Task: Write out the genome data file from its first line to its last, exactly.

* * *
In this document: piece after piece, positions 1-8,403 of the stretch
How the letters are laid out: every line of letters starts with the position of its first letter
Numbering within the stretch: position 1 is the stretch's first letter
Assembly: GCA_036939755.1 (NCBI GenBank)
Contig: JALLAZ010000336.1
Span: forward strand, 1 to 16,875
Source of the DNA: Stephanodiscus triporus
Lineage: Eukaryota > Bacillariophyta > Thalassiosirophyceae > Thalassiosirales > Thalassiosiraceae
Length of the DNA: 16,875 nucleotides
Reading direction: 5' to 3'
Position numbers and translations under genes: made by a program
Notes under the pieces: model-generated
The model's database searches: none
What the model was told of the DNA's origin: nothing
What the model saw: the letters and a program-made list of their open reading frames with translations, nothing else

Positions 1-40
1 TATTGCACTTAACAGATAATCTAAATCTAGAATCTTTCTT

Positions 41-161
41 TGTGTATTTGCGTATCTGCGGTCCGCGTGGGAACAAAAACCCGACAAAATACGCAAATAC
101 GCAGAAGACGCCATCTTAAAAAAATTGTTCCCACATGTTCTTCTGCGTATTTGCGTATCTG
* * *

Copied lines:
In this document: piece after piece, positions 1-8,403 of the stretch
How the letters are laid out: every line of letters starts with the position of its first letter
Numbering within the stretch: position 1 is the stretch's first letter
Assembly: GCA_036939755.1 (NCBI GenBank)
Contig: JALLAZ010000336.1
Span: forward strand, 1 to 16,875
Source of the DNA: Stephanodiscus triporus
Lineage: Eukaryota > Bacillariophyta > Thalassiosirophyceae > Thalassiosirales > Thalassiosiraceae
Length of the DNA: 16,875 nucleotides
Reading direction: 5' to 3'
Position numbers and translations under genes: made by a program
Notes under the pieces: model-generated
The model's database searches: none
What the model was told of the DNA's origin: nothing
What the model saw: the letters and a program-made list of their open reading frames with translations, nothing else

Positions 1-40
1 TATTGCACTTAACAGATAATCTAAATCTAGAATCTTTCTT

Positions 41-161
41 TGTGTATTTGCGTATCTGCGGTCCGCGTGGGAACAAAAACCCGACAAAATACGCAAATAC
101 GCAGAAGACGCCATCTTAAAAAAATTGTTCCCACATGTTCTTCTGCGTATTTGCGTATCTG